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Frequently Asked Questions

What supplies and equipment are used at a birth?

Most homebirth clients will purchase a birth supply kit before their due date. It will include sterile, disposable supplies. In addition, the midwife will bring the following equipment: resuscitation equipment, sterile instruments (for clamping and cutting baby's umbilical cord), a fetoscope and doppler to listen to baby's heart rate during labor, supplies for perineal repairs, and general support items. Some midwives are licensed to carry some medications.

What if there is a problem during the labor and/or birth?

While there are many different types of situations one can encounter during labor or birth, most midwives strive to be as non-interventive as possible, thereby reducing any risk of complications. Should an issue arise, there is usually ample time to transport to the hospital. Hospital choices and access should be discussed prenatally, with the parents, taking into consideration insurance coverage, physician relationships, and general support / respect for homebirth families. Priority is always given to the closest hospital for emergency transports. Once a client is transported to the hospital, most care providers stay by her side helping her and her partner with decisions, support and encouragement until her baby is safely delivered and both mother and baby are stable. Postpartum appointments then continue as normal, as well as offering breastfeeding and parenting support.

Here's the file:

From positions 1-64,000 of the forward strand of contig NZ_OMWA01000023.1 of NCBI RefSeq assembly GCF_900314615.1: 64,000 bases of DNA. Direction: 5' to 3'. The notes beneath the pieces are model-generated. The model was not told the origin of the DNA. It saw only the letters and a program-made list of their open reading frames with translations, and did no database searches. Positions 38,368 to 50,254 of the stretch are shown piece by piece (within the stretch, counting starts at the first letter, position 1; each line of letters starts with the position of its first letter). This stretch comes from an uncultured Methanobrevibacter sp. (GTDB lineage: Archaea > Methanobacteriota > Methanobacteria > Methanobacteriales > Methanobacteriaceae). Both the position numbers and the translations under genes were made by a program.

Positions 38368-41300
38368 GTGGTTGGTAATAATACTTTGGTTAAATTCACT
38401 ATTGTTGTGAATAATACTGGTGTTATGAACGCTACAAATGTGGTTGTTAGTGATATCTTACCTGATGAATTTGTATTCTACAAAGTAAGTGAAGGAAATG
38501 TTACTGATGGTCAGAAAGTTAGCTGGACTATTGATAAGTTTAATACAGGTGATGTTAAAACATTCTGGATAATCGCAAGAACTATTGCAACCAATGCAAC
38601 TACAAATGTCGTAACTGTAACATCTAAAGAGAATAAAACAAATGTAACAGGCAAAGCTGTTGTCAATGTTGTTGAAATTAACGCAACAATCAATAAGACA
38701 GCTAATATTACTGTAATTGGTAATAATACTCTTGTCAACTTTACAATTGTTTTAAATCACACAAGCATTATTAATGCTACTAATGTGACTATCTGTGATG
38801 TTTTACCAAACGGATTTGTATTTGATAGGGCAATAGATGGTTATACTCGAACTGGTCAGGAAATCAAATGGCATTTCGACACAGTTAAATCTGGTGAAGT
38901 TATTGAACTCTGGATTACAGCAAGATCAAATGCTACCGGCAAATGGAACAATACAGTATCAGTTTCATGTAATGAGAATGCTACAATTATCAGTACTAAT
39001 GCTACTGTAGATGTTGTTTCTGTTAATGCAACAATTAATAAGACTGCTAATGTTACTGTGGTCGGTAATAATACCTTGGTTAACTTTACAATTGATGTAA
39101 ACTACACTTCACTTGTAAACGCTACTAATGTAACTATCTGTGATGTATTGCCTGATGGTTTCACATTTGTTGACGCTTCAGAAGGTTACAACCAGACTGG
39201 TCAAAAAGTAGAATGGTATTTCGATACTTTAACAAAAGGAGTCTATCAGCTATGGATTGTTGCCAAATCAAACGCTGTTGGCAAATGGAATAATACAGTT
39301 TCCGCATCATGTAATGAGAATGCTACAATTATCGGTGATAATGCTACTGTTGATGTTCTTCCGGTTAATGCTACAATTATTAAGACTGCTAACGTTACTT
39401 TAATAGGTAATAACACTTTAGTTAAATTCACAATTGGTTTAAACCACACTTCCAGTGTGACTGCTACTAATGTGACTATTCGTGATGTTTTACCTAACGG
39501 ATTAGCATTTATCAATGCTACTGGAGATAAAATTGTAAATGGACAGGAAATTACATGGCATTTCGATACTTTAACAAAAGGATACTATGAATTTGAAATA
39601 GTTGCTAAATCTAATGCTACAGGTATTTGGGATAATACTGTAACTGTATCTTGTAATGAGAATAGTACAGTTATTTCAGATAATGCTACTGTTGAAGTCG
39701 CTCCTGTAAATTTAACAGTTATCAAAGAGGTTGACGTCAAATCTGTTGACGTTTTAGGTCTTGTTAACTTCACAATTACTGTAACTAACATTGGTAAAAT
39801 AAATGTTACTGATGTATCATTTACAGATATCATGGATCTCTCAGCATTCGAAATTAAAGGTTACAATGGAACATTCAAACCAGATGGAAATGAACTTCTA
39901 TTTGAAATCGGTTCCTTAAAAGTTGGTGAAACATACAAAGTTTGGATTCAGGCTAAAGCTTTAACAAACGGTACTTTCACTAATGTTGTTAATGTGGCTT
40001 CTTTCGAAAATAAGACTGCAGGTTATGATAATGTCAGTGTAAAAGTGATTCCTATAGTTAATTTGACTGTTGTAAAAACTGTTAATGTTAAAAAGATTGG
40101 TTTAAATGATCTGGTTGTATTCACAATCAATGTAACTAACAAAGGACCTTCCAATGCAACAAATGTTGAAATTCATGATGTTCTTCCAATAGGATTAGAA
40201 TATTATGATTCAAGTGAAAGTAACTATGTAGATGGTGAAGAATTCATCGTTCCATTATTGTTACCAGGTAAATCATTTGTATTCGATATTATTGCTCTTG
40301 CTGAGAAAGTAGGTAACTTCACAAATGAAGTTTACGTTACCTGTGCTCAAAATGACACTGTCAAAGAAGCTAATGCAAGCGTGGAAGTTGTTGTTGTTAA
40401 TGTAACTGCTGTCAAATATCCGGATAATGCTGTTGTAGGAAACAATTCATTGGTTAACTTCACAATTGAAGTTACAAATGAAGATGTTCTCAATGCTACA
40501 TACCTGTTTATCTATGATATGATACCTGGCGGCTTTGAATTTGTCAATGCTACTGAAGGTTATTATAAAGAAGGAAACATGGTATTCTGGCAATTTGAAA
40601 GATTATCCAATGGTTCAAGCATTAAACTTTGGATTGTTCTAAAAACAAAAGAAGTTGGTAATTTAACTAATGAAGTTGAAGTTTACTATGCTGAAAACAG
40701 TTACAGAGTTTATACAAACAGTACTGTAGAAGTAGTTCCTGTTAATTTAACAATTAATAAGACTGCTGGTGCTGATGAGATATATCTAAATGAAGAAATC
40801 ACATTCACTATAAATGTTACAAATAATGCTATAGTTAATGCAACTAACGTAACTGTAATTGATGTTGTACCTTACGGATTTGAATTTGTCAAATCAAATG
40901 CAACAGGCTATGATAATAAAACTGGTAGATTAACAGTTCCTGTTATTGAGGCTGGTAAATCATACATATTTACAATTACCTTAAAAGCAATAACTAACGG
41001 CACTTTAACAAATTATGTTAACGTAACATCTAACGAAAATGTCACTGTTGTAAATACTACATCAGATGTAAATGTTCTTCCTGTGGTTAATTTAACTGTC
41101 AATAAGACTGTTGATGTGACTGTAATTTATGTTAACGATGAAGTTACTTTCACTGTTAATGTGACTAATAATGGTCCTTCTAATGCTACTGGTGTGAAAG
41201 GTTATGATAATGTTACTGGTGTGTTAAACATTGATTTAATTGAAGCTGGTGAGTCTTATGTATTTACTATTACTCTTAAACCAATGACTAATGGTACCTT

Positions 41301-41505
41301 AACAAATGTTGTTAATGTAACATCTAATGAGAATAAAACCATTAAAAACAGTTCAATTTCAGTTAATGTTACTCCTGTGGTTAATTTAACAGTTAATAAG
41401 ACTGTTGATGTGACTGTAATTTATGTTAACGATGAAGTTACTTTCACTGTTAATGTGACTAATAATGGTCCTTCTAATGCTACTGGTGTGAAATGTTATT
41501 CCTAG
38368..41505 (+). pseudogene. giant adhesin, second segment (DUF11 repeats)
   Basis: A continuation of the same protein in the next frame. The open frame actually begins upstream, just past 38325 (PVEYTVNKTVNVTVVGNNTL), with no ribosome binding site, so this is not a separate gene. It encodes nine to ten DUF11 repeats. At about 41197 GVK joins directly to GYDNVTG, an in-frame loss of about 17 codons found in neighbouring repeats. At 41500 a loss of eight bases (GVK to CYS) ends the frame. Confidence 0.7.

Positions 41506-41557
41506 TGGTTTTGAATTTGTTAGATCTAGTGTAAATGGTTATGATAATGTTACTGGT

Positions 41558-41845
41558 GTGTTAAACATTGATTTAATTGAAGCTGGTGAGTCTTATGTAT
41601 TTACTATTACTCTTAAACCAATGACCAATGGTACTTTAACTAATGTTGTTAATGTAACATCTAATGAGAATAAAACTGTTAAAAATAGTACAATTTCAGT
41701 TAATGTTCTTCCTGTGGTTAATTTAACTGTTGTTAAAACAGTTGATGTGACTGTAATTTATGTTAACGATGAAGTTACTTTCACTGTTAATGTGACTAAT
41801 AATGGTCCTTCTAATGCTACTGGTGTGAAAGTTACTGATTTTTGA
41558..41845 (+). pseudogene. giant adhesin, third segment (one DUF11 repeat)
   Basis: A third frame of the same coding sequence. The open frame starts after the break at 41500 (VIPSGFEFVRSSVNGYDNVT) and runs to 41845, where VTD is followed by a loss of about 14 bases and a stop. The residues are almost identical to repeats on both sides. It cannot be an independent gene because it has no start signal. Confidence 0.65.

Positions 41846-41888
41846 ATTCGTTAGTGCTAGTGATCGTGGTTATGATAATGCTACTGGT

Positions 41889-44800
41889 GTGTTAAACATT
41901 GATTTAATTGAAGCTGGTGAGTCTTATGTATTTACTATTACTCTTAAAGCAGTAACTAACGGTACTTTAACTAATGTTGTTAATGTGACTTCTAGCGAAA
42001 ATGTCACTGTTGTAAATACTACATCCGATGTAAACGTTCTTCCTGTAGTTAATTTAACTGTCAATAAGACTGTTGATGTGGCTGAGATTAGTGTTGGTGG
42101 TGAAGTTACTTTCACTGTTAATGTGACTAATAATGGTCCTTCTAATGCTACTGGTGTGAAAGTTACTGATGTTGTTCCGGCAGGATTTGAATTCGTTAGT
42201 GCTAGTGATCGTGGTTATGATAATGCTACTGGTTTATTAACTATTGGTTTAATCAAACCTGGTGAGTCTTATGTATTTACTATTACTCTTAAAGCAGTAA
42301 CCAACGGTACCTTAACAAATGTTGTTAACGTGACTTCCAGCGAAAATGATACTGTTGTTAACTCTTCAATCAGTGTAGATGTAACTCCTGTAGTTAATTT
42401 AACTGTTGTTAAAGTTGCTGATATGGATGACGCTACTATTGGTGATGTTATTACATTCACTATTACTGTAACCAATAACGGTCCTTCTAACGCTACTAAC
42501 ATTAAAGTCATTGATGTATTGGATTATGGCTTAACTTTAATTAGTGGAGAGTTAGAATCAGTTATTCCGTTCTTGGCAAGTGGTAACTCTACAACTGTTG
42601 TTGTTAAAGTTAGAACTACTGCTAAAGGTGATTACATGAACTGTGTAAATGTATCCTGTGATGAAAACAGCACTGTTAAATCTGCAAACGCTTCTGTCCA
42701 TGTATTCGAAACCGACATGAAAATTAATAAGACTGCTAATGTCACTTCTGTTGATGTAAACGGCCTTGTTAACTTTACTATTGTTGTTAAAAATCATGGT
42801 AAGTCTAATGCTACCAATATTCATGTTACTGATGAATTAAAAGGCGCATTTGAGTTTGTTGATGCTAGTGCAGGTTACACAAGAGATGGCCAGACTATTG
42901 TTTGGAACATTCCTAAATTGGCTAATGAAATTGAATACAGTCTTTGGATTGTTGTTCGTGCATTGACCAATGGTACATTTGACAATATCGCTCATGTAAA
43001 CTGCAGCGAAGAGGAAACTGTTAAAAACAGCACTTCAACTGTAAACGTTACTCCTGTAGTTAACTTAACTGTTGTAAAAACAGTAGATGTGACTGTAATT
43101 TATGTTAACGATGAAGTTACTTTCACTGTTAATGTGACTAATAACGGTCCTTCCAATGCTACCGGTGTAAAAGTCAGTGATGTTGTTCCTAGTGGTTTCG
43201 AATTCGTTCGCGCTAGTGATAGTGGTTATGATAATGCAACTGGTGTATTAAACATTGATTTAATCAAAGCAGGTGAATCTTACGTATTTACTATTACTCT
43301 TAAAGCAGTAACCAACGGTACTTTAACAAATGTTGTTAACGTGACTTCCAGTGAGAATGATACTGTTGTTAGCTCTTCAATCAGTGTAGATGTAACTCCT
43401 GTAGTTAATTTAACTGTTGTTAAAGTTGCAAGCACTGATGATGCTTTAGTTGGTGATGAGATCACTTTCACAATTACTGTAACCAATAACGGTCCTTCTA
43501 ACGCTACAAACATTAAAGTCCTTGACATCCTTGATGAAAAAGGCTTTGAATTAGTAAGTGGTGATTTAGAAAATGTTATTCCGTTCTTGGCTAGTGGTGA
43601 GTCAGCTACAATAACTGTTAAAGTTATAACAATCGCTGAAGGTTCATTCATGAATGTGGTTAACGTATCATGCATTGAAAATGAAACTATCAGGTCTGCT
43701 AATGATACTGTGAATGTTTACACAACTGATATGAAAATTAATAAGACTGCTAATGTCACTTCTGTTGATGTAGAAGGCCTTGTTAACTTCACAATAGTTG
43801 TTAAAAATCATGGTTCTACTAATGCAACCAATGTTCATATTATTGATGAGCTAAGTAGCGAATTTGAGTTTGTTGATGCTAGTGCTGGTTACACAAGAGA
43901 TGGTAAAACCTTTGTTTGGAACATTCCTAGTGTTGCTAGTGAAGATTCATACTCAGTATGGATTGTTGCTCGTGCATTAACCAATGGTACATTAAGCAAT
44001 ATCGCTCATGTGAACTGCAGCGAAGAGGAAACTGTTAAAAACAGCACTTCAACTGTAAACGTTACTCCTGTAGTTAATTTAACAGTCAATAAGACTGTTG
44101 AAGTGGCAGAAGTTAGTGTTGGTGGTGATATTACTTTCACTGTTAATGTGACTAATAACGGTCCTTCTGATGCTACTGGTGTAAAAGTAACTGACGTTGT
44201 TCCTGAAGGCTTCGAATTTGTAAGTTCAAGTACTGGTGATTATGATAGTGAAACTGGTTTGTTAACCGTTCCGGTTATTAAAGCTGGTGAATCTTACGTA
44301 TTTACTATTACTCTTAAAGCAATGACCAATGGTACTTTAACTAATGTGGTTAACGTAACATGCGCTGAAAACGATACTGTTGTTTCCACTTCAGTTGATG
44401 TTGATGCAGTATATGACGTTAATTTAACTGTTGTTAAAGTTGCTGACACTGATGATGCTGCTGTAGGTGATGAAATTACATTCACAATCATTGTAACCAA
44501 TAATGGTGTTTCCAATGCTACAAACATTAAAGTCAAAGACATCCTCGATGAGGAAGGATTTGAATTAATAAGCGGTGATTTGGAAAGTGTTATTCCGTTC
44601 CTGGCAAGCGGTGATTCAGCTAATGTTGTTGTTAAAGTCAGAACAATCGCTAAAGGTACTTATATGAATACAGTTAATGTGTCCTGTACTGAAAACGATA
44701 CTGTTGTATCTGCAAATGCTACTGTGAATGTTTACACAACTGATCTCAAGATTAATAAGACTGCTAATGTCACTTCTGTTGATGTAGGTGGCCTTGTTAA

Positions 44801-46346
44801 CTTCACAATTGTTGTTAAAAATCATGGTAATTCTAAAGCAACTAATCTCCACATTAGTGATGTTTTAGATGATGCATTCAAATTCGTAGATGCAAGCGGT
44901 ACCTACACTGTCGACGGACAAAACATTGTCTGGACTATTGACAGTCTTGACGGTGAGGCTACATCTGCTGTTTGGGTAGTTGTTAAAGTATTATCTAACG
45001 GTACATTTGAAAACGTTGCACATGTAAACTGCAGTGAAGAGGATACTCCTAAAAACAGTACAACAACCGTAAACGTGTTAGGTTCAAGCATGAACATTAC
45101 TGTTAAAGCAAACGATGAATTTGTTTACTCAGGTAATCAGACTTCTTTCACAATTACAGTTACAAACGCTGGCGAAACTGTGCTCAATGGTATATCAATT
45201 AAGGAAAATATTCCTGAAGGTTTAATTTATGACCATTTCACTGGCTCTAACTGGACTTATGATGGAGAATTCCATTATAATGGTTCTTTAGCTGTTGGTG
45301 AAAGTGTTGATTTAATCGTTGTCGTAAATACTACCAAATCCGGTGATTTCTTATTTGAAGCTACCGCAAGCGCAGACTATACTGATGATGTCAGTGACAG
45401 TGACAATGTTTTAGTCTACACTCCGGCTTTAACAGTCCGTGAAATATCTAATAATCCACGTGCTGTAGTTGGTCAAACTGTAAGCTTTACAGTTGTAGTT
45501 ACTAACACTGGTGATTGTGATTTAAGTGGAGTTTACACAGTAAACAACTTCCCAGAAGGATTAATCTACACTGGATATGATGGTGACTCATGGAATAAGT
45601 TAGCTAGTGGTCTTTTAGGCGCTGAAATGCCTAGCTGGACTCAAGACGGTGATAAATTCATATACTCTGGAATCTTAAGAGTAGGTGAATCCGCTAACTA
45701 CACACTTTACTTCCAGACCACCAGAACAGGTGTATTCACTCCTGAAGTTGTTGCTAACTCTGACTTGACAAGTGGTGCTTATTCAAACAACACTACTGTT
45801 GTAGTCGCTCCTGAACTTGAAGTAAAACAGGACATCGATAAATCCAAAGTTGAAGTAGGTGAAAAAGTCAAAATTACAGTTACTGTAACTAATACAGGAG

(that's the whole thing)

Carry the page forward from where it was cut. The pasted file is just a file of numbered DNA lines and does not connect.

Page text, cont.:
What about the mess?

This is the most common question we hear. Some people believe birth is very messy. While there are fluids such as amniotic fluid and blood involved, the mess is often quite a bit less than the general public would assume. Instructions are usually given prenatally on how to make up a bed so that the mattress stays clean, as well as precautions for floors and carpets, and underpads are included in the birth kit to help absorb fluids during the birth process. The average birth generates a small waste basket of garbage and leaves behind no evidence other than your sweet baby.

Can we have family, friends and or siblings at the birth?

It's always up to you whom you choose to have attend your birth. During prenatals and over the course of your pregnancy, your midwife should discuss your concerns and hopes regarding your birth, the atmosphere, and what is important to you and your family.

What happens after the birth?

You should be provided with immediate breastfeeding support, and made sure mother and baby are stable, given a newborn exam, checked for perineal tears and repaired if necessary. By the time the caregivers have done all of these things, generally 2-3 hours have passed since the birth. Some women need more support and some women are glad to have their privacy after an hour. Postpartum visits should commence on a regular schedule for from 6 to 10 weeks.

How much do midwifery services cost?

As with nearly everything, the amount a professional charges for their services varies widely. Some midwives, especially new ones, might not charge anything and others could charge thousands of dollars. Many midwives will work with each family individually to find a fee that is affordable and realistic. I believe strongly that for anything to have value and to be valued an exchange must be made. Often it is uncomfortable to discuss financial matters and because of that you should settle any fee discussions during the first or second visit. If you have special circumstances, be open and honest about what your ability is to pay.

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